In almost all industries, it seems machines are taking over.

The consultancy firm, PricewaterhouseCoopers predicts that 38% of all jobs will be replaced with robots in the next decade. The reality of robots taking over the workforce is one that has sparked both fear and optimism. But will robots be taking over the fields of writing and SEO analysis?

If you are a writer, there is proof that your job is in danger. Forbes uses the AI writing program Quill to generate most of its earning reports. The Washington Post developed Heliograf in 2016 to help them cover the 2016 Rio Olympics, creating reports that shared the outcomes of the games. Heliograf wrote around 850 articles in 2017. The Associated Press uses the natural language generation software Wordsmith, created by Automated Insights, to create thousands of articles on quarterly earnings, college sports, and minor league baseball.

But these various robotic writers are creating reports and articles based on hard data. When AI is given the task of creating more nuanced writing, it tends to fall flat. Botnik Studios once procedurally generated a chapter of Harry Potter. While the end result was certainly entertaining, it was far from coherent and definitely not bestselling novel material.

Content written by AI seems to have both advantages and disadvantages when presented to human readers. Christer Clerwall of Karlstad University in Sweden conducted a study, titled Enter the Robot Journalist, where he had participants gauge whether a piece of content was written by software or by a human. He then asked them to rate the content on twelve separate qualities. The readers thought that AI-written articles were more descriptive, useable, informative, accurate, trustworthy, and objective, but also thought that they were less coherent, not as well-written, not very clear, less pleasant to read, less interesting, and more boring.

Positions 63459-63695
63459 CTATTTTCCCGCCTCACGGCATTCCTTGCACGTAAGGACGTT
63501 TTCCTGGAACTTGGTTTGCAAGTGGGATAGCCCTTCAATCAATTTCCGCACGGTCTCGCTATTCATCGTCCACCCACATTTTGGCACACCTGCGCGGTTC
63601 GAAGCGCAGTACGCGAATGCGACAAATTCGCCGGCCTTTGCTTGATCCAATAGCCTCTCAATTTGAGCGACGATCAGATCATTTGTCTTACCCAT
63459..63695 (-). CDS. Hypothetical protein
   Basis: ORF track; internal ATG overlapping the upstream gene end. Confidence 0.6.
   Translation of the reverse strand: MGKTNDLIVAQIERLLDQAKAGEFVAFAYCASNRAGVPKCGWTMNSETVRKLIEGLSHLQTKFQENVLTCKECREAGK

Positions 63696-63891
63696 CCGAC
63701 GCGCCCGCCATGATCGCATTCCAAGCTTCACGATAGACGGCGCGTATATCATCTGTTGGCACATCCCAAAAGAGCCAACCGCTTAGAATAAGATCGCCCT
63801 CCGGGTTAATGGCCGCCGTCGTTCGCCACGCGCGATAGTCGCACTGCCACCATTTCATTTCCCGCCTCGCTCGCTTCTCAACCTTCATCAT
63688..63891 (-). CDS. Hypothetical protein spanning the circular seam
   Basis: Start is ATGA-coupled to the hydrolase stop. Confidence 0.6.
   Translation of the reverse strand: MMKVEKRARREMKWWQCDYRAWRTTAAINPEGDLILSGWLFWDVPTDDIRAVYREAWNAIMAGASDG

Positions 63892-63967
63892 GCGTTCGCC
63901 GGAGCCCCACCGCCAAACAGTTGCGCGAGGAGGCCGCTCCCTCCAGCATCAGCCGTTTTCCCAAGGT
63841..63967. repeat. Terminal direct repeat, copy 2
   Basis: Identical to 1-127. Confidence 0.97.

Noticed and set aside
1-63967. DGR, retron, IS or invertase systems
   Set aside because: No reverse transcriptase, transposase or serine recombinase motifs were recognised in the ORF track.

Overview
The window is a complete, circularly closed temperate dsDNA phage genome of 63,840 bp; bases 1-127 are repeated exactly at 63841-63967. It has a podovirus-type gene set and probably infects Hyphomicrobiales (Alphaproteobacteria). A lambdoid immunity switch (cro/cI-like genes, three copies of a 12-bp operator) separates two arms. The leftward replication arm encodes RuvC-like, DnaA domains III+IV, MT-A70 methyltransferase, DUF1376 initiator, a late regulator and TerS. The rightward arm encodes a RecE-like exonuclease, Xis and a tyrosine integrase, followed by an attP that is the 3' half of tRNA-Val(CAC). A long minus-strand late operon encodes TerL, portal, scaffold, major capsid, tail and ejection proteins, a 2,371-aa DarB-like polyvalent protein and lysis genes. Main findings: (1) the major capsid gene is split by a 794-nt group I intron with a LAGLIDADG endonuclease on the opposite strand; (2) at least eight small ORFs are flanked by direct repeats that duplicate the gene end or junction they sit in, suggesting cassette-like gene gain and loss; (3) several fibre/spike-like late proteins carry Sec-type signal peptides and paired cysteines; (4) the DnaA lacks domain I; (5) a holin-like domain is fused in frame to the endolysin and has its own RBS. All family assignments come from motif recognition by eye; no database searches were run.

So, AI won’t be completely replacing human writers yet. Humans simply have a character to their written words that computers are currently unable to replicate.

AI is definitely changing the SEO field. Google’s RankBrain algorithm is just one example of this. But like writing, it seems that the human touch is still coveted even here. Anthony Neal Macri, the founder of ANM Digital Consulting, believes that the future of SEO is in AI, but it is not the end of humans in the industry. He said, “As digital marketers and SEO professionals, we must change they way we think. Instead of thinking from the perspective of a search engine and how to create content to please an algorithm, we must think as a site or business owner and ultimately as the person entering the query on the search engine. This is how the AI will determine ranking, and that is what a smart digital marketer will ask themselves when developing a campaign instead of thinking about what kind of links they should build or what type of keyword density they should be aiming for.”

For human writers and SEO analysts in a work world increasingly dominated by machines, it seems that all that is needed to stay relevant is to be human and to keep adding the special touch to written material that only a human can give.